It’s the first Corvette since 1953 that won’t offer a manual transmission
The Save The Manuals club will shed a tear and pour a little out for the C8. Unfortunately, you won’t be able to row your own gears here. An eight-speed dual-clutch Tremec automatic transmission will handle getting the power down, pushed to the rear by a transaxle-mounted electronic limited-slip differential, and it’s been optimized for speed and performance. First gear is low, affording zippy launches, and second through sixth gears are close-ratio, optimal for track work. (The final two exist only to make highway miles more comfortable.)
The engine was moved to help the new Corvette compete with exotic supercars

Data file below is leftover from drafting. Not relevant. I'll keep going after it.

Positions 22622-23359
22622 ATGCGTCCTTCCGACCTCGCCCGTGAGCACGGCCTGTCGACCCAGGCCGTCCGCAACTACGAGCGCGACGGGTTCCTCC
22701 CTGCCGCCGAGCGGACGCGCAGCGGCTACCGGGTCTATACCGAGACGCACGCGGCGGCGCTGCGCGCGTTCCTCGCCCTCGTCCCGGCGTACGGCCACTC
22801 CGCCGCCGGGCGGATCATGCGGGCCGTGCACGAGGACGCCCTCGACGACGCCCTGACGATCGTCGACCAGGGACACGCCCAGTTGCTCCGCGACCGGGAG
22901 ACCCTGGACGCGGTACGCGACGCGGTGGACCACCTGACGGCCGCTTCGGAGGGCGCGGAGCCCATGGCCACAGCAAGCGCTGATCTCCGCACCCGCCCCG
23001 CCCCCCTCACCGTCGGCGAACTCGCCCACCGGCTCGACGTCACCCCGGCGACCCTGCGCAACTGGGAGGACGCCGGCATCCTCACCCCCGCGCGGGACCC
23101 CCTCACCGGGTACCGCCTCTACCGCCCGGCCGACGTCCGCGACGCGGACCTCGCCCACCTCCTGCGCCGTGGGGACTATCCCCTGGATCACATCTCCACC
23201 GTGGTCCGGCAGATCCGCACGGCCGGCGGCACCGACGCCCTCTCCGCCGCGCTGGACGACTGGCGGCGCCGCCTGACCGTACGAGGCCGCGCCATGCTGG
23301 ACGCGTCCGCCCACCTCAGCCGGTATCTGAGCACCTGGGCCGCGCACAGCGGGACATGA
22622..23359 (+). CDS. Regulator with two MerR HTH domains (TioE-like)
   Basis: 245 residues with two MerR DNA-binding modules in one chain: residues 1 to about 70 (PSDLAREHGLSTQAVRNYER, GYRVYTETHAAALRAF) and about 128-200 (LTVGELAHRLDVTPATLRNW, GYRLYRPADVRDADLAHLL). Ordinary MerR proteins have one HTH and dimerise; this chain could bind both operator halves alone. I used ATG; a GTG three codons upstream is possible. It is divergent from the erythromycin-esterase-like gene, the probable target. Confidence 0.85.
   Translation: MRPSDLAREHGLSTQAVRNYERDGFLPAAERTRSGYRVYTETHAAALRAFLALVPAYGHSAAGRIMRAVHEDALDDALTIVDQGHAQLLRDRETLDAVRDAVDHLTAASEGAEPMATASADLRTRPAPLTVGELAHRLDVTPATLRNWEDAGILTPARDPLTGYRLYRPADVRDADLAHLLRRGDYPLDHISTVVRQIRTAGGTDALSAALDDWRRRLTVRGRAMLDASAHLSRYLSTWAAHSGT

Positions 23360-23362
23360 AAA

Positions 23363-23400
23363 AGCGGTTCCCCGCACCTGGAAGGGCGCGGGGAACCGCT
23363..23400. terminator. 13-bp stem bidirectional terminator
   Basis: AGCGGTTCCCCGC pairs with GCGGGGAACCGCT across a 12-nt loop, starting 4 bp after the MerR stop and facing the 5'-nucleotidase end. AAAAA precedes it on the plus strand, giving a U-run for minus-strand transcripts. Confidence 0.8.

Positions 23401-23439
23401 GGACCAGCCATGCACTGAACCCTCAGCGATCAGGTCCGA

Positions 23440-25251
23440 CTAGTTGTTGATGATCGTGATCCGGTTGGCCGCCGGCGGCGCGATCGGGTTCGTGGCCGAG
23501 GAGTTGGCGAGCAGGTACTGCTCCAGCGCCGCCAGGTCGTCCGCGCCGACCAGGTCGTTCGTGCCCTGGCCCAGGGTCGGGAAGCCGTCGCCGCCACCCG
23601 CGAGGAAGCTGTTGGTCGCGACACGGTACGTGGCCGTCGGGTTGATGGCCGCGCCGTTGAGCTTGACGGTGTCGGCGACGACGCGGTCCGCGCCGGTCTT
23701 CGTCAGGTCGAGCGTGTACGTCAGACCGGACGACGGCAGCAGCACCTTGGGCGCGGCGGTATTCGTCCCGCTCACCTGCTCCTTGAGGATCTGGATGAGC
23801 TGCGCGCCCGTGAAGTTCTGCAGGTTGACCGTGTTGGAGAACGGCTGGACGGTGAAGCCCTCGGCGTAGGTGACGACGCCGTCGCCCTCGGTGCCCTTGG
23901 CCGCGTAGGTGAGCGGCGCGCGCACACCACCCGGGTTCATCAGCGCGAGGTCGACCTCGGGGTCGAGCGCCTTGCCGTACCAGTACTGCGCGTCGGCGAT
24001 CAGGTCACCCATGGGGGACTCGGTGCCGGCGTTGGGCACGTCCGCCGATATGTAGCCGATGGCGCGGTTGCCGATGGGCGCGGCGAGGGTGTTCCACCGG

From a marketing standpoint, it’s helpful to offer a car with a mid-engine to your consumers. From the driver’s seat, there’s a lot of practical enhancement that placement allows. You’re getting better weight distribution, which translates to better handling, especially with a rear weight bias as the C8 has. The driver’s seating position is now closer to the front axle, nearly atop the front wheels, meaning improved feedback and sense of control. And with a redesigned hood that slopes down deeply, and a lowered instrument panel and flat-topped steering wheel, the incredible sightlines will give the cockpit a race-car feel.